The top 10 most shocking upsets in UFC history
T.J. Dillashaw was a massive underdog at UFC 173 on Saturday night. Renan Barao was a 9-to-1 favorite in most sports books. Yet, it was Dillashaw who not only beat him to win the UFC bantamweight title, but also dominated him.
Crazy stuff happens in MMA on the regular. But this really was one of the biggest upsets in UFC history.
Was it the most shocking? Or does that distinction go to another fight?
Find out what we think below:
10. Keith Jardine def. Chuck Liddell by split decision at UFC 76 (Sept. 22, 2007)
Jardine was supposed to be nothing more than cannon fodder for one of the UFC’s biggest superstars. Liddell was coming off a knockout loss to Quinton "Rampage" Jackson and a matchup with Jardine, who had just been knocked out by Houston Alexander, was perfect for him to get back on track. It sure didn’t turn out that way.
Jardine’s unorthodox striking and body kicks gave Liddell fits. It was a split decision, but Jardine was the clear winner. This is the first fight that really showed Liddell’s decline. Although he beat Wanderlei Silva in his next bout, "The Iceman" then dropped three in a row before retiring.
9. B.J. Penn def. Matt Hughes by submission at UFC 46 (Jan. 31, 2004)
The UFC basically abandoned the lightweight division after Penn and Caol Uno fought to a draw at UFC 41 on Feb. 28, 2003. That left Penn with little to no direction in his career. He left the UFC briefly to fight for K-1 and then returned to the UFC to challenge the much heavier and dominant Matt Hughes for the welterweight title.
At that point, Hughes had won a ridiculous 13 straight fights and defended the belt five times. He was supposed to roll over Penn. "The Prodigy" had other plans. He managed to submit Hughes with a rear-naked choke inside of the first round. That made Penn a massive star, but he ended up leaving again for K-1 for two years, never completely capitalizing on his momentum. The UFC stripped him of his title and there was a very public disagreement and lawsuit between the two parties.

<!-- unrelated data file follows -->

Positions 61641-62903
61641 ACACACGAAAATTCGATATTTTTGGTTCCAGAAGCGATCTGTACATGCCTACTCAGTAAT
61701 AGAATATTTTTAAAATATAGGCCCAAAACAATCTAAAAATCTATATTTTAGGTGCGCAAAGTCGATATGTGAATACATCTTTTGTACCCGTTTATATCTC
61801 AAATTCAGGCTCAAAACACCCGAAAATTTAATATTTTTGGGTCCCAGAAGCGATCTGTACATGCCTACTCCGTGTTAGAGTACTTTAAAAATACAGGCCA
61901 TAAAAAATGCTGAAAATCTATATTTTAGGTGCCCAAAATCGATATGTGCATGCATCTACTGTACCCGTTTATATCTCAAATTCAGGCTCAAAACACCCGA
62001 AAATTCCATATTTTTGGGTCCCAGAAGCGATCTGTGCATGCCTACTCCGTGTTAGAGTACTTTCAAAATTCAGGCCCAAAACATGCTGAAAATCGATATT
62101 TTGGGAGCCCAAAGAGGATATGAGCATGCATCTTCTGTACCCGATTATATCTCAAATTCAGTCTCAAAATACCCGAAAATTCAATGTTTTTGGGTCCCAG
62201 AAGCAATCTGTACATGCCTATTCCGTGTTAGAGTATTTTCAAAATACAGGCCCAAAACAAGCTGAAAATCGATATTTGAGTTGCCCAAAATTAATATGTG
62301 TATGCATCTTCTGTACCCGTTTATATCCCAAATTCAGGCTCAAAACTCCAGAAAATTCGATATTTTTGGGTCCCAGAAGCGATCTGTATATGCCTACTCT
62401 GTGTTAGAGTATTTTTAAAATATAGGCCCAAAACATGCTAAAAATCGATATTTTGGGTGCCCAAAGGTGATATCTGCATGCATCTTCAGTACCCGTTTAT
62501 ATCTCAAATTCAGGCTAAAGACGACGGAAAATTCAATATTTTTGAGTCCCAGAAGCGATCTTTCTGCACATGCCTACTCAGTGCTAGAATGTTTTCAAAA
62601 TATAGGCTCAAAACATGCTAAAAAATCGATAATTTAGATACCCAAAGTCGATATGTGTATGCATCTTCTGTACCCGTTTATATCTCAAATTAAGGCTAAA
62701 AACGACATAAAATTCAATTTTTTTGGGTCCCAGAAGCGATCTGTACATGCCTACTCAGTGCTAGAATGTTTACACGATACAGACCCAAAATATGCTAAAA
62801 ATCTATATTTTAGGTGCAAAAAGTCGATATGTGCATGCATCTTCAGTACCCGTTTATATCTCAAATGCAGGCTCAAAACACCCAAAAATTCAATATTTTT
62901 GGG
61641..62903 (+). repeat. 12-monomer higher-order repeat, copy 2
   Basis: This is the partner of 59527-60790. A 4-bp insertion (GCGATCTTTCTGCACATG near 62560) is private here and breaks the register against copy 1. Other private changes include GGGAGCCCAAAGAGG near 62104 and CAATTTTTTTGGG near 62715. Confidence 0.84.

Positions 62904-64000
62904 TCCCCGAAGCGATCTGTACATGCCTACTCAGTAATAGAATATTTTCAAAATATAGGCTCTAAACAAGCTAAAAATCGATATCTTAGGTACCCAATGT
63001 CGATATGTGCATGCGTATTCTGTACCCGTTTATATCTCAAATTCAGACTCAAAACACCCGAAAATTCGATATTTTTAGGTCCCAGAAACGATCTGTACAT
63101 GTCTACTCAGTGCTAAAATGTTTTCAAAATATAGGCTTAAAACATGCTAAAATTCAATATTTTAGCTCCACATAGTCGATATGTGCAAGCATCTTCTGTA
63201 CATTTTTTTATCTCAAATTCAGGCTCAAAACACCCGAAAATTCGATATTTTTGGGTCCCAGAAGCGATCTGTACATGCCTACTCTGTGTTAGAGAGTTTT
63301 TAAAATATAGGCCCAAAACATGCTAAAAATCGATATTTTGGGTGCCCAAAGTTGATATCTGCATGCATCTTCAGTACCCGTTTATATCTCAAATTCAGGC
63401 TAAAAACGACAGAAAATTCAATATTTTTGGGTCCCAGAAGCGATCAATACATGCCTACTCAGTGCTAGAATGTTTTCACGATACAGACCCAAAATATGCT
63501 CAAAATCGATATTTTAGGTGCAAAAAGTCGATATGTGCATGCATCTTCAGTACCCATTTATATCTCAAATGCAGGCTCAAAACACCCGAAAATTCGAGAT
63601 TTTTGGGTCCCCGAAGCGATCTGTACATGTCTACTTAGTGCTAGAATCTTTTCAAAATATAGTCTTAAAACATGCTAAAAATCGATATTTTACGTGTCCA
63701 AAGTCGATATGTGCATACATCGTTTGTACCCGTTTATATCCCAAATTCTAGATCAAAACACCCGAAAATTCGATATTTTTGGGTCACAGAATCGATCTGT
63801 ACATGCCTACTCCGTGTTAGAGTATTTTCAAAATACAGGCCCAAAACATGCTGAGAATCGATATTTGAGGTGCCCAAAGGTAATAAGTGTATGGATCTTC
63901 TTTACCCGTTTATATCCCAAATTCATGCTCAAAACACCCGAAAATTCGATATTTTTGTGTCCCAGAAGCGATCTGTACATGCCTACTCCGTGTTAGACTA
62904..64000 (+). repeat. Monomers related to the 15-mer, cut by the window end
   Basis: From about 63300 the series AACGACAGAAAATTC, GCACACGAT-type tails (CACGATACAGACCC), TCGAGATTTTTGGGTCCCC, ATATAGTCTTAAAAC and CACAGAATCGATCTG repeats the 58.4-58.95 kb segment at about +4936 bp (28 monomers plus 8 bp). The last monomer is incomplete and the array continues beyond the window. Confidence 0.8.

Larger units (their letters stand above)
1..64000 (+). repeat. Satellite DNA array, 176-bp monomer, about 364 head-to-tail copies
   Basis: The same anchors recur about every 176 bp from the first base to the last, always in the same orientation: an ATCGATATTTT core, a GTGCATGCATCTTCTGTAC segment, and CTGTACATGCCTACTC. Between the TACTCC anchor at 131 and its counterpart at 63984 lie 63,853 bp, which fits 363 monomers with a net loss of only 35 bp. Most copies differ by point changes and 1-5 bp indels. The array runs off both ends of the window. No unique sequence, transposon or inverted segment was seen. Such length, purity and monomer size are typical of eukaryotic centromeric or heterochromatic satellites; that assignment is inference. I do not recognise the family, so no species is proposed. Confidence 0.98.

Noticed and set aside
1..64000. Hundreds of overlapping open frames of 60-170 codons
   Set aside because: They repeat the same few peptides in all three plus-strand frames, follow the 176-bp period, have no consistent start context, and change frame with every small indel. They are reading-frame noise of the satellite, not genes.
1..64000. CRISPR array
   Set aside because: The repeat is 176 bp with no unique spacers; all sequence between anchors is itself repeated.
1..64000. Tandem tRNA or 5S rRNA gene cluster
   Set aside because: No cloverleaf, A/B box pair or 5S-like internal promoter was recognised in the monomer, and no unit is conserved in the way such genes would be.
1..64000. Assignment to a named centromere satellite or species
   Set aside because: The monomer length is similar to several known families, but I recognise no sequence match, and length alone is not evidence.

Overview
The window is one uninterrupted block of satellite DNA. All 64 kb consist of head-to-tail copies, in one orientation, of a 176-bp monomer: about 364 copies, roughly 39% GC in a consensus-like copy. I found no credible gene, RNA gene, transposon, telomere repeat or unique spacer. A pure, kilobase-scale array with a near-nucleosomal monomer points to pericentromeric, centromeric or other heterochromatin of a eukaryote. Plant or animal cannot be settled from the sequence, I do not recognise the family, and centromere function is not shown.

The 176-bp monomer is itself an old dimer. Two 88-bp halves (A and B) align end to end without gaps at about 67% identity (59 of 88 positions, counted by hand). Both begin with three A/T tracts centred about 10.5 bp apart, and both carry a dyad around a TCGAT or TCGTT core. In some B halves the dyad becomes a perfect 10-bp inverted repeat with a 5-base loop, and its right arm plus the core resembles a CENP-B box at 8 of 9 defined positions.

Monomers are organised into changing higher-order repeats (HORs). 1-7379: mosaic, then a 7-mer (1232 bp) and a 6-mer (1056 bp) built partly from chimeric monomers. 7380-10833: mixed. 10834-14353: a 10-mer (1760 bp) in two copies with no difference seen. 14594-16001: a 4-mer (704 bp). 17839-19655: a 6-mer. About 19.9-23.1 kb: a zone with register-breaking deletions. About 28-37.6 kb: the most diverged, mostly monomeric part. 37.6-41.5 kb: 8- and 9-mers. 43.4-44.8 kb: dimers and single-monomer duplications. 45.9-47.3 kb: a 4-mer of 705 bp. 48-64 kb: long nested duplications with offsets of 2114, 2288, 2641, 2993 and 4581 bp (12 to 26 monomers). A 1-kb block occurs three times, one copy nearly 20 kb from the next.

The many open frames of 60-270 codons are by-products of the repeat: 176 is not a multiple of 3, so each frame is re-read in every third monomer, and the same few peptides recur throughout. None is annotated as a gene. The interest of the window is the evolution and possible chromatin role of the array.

8. Frankie Edgar def. B.J. Penn by unanimous decision at UFC 112 (April 10, 2010)
Coming in, Penn had lost exactly one lightweight fight in his career, eight years earlier to Jens Pulver. He was a dominant champion at 155 pounds and had also held the belt in the welterweight division. It wasn’t like "The Prodigy" was over the hill, either. He was considered to be in the prime of his career. For all those reasons, Edgar, coming off a win over Matt Veach of all people, had no chance against Penn, who seemed to have an advantage in every aspect of MMA.
But that night in Abu Dhabi ended up completely changing the course of history in the lightweight division. Edgar was reinvented, mixing in impeccable boxing and footwork with his wrestling pedigree to stun Penn by decision. The undersized kid from New Jersey ended up beating Penn a second time in a stretch that made him one of the toughest, most exciting fighters in the UFC as well as one of the biggest fan favorites.
7. Forrest Griffin def. Mauricio "Shogun" Rua by submission at UFC 76 (Sept. 22, 2007)
On paper, this was a frightening mismatch. Rua was a killer making his UFC debut after an incredible PRIDE run that saw him win the 2005 middleweight grand prix and earn finishes of guys like Alistair Overeem and Quinton "Rampage" Jackson. Griffin? He was that goofy kid from the "Ultimate Fighter" reality show whose biggest win was still over Stephan Bonnar.
Griffin was supposed to be the well-known name "Shogun" could crush to make himself a huge star in the UFC. It ended up that Griffin would cement his own status as a future Hall of Famer with a rear-naked choke victory in the third round. The clip of Griffin, face covered in blood, celebrating like he thought he had no chance to win is still played regularly on UFC broadcasts.
6. Gabriel Gonzaga def. Mirko Cro Cop by KO at UFC 70 (April 21, 2007)
If Gonzaga never does another thing in MMA, he’ll always be remembered for earning one of the biggest upsets and most incredible knockouts in one fell swoop. Cro Cop was coming off finishes of guys like Wanderlei Silva and Josh Barnett in PRIDE and he knocked out Eddie Sanchez in his UFC debut, setting up this encounter with gatekeeper Gonzaga.
Cro Cop was known for his incredible kicks and his catchphrase: "right leg hospital, left leg cemetery." So wouldn’t you know it, Gonzaga ended up putting Cro Cop to sleep with one of the most incredible head kick KOs you will ever see. Cro Cop injured his leg when it bent under him as he fell unconscious. He was never the same guy he was in PRIDE afterward. A win over Gonzaga would have earned him a UFC heavyweight title shot against Randy Couture, too. That would have been one of the biggest matchups in UFC history.